Defamation Bill

REVISED
MARSHALLED
LIST OF AMENDMENTS
TO BE MOVED
ON REPORT

After Clause 1

LORD PUTTNAM

LORD MACKAY OF CLASHFERN

BARONESS BOOTHROYD

BARONESS SCOTLAND OF ASTHAL

1

Insert the following new Clause—

“Arbitration Service for defamation and related civil claims against members of Independent Regulatory Board

(1) The Lord Chief Justice shall establish a Defamation Recognition Commission.

(2) Schedule (Recognition Commission) makes provision relating to the Defamation Recognition Commission.

(3) The Defamation Recognition Commission shall certify bodies as Independent Regulatory Boards in accordance with the criteria in Schedule (Recognition Commission).

(4) An Independent Regulatory Board shall provide a recognised arbitration service as set out in Schedule (Specialist Arbitration Service).

(5) A court shall take into account when awarding costs and damages whether either party, claimant or defendant in a dispute has chosen not to use the recognised arbitration service of an Independent Regulatory Board.

(6) A court shall award costs under subsection (5) on an indemnity basis unless the interests of justice require otherwise.

(7) A court may order a successful party to pay all the costs of proceedings if such party has unreasonably refused to use an available recognised arbitration service.

(8) A court awarding in its judgment exemplary damages where a defendant is guilty of a flagrant breach of a defendants rights, can also take into account whether—

(a) a claimant refused to use a recognised arbitration service;

(b) a defendant refused to use or join a recognised arbitration service;

(c) the court shall also take into account whether a defendant first sought advice from a recognised Independent Regulatory Board before publication.”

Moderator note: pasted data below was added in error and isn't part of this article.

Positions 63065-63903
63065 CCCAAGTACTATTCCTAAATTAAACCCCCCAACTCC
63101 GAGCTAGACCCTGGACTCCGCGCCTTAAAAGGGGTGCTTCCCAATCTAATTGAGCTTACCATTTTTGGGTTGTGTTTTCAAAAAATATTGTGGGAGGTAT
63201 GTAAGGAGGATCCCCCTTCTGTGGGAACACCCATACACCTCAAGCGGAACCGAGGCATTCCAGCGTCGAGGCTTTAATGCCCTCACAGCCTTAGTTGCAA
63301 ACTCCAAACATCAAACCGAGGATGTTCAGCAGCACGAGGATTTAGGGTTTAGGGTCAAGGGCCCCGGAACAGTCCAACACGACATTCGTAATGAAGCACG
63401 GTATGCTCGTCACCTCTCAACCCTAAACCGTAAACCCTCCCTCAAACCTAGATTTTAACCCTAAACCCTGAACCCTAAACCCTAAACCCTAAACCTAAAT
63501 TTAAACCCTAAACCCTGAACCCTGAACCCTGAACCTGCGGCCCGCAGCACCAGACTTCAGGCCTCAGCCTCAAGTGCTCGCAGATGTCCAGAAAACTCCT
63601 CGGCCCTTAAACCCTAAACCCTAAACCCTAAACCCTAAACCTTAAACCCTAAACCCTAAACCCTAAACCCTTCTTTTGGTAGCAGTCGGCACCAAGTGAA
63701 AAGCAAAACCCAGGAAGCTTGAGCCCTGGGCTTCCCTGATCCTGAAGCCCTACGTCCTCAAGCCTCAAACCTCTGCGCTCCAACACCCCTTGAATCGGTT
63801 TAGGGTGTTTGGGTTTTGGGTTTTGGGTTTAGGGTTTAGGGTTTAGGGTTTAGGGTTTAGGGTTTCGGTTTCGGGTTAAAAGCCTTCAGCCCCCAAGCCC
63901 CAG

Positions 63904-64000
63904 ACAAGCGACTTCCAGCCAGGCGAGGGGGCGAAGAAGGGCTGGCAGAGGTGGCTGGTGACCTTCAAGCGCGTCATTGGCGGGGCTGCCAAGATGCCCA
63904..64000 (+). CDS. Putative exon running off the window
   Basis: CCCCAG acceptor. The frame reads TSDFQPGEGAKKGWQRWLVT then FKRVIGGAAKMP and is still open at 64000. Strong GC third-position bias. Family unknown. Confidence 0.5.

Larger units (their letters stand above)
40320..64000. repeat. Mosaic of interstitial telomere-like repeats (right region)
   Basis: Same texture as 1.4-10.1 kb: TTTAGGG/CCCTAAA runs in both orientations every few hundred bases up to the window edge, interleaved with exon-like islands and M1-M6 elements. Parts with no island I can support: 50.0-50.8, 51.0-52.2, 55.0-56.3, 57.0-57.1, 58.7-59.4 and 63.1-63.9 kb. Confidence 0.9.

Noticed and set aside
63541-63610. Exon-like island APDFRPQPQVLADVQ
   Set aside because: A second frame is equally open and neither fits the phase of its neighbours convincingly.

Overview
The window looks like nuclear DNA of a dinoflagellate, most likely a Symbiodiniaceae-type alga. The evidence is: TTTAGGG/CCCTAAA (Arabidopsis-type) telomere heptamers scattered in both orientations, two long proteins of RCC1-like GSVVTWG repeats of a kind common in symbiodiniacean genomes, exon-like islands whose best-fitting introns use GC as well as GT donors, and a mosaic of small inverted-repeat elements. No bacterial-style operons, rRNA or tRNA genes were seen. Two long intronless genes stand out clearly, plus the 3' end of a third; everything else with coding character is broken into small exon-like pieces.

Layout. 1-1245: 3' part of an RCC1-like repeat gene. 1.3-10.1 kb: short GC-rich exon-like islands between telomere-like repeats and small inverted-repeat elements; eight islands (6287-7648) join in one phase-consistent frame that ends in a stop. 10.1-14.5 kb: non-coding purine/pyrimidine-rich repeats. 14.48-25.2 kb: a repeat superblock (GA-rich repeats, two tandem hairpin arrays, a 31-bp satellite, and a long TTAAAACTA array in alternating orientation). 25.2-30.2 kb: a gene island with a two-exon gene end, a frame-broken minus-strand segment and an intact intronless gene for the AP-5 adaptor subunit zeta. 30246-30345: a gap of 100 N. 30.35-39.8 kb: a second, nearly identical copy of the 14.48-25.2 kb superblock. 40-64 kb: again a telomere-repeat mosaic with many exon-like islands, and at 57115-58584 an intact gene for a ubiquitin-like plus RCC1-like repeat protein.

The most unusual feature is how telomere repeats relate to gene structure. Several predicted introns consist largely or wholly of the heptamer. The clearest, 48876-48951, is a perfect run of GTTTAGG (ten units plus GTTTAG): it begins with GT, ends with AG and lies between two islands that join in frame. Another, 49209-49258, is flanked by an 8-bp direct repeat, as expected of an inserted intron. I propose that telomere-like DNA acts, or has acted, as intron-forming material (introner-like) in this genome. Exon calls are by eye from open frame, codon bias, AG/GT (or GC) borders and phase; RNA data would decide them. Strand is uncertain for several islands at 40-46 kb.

BARONESS O’NEILL OF BENGARVE

BARONESS HOLLINS

[Amendments 1A to 1C are amendments to Amendment 1]

1A*

Line 9, leave out “in accordance with” and insert “provided that they satisfy”

1B*

Line 13, leave out subsections (5) to (7) and insert—

“(5) A court determining proceedings which include a claim in respect of defamation (whether or not they also include other claims) brought against a publisher who subscribes to a scheme operated by an Independent Regulatory Board shall (irrespective of the outcome) award costs against the publisher only if the court is satisfied that—

(a) the issues raised by the proceedings could not have been resolved satisfactorily in accordance with the arbitration service or other procedures of the Board, or

(b) there are other special reasons for awarding costs.

(6) A court determining proceedings which include a claim in respect of defamation (whether or not they also include other claims) brought against a publisher who does not subscribe to a scheme operated by an Independent Regulatory Board shall (irrespective of the outcome) award costs to the publisher only if the court is satisfied that—

(a) the publisher was unable to subscribe to a scheme for reasons beyond its control,

(b) it would have been unreasonable in the circumstances to expect the publisher to have subscribed to a scheme,

(c) the issues raised by the proceedings could not have been resolved satisfactorily in accordance with the arbitration or other procedures of any Board, or

(d) there are other special reasons for awarding costs.